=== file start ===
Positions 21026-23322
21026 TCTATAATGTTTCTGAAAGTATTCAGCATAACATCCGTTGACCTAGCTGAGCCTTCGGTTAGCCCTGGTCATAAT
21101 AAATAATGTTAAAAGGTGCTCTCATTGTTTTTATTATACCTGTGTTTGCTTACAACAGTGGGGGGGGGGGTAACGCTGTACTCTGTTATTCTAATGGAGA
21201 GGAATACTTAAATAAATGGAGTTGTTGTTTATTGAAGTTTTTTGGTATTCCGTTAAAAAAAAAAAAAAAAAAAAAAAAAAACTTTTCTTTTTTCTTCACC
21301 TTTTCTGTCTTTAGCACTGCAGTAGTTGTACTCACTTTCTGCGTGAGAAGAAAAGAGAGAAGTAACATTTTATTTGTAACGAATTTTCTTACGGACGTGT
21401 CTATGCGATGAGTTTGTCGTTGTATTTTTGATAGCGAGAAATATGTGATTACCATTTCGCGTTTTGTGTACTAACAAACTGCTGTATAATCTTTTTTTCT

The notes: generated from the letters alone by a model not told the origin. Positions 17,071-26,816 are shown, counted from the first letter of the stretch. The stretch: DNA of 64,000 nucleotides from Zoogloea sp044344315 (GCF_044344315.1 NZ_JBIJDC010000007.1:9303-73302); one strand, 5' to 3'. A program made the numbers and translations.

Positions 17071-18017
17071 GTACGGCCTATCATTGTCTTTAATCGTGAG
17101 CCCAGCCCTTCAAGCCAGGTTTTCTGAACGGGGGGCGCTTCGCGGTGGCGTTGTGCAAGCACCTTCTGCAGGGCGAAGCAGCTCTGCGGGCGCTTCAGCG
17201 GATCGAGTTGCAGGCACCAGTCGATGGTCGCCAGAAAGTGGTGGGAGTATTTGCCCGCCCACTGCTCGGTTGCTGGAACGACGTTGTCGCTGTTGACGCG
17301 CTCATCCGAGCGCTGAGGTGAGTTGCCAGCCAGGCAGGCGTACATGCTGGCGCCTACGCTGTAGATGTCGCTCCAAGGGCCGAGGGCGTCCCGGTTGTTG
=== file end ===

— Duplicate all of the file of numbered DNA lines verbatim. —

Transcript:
Positions 21026-23322
21026 TCTATAATGTTTCTGAAAGTATTCAGCATAACATCCGTTGACCTAGCTGAGCCTTCGGTTAGCCCTGGTCATAAT
21101 AAATAATGTTAAAAGGTGCTCTCATTGTTTTTATTATACCTGTGTTTGCTTACAACAGTGGGGGGGGGGGTAACGCTGTACTCTGTTATTCTAATGGAGA
21201 GGAATACTTAAATAAATGGAGTTGTTGTTTATTGAAGTTTTTTGGTATTCCGTTAAAAAAAAAAAAAAAAAAAAAAAAAAACTTTTCTTTTTTCTTCACC
21301 TTTTCTGTCTTTAGCACTGCAGTAGTTGTACTCACTTTCTGCGTGAGAAGAAAAGAGAGAAGTAACATTTTATTTGTAACGAATTTTCTTACGGACGTGT
21401 CTATGCGATGAGTTTGTCGTTGTATTTTTGATAGCGAGAAATATGTGATTACCATTTCGCGTTTTGTGTACTAACAAACTGCTGTATAATCTTTTTTTCT

The notes: generated from the letters alone by a model not told the origin. Positions 17,071-26,816 are shown, counted from the first letter of the stretch. The stretch: DNA of 64,000 nucleotides from Zoogloea sp044344315 (GCF_044344315.1 NZ_JBIJDC010000007.1:9303-73302); one strand, 5' to 3'. A program made the numbers and translations.

Positions 17071-18017
17071 GTACGGCCTATCATTGTCTTTAATCGTGAG
17101 CCCAGCCCTTCAAGCCAGGTTTTCTGAACGGGGGGCGCTTCGCGGTGGCGTTGTGCAAGCACCTTCTGCAGGGCGAAGCAGCTCTGCGGGCGCTTCAGCG
17201 GATCGAGTTGCAGGCACCAGTCGATGGTCGCCAGAAAGTGGTGGGAGTATTTGCCCGCCCACTGCTCGGTTGCTGGAACGACGTTGTCGCTGTTGACGCG
17301 CTCATCCGAGCGCTGAGGTGAGTTGCCAGCCAGGCAGGCGTACATGCTGGCGCCTACGCTGTAGATGTCGCTCCAAGGGCCGAGGGCGTCCCGGTTGTTG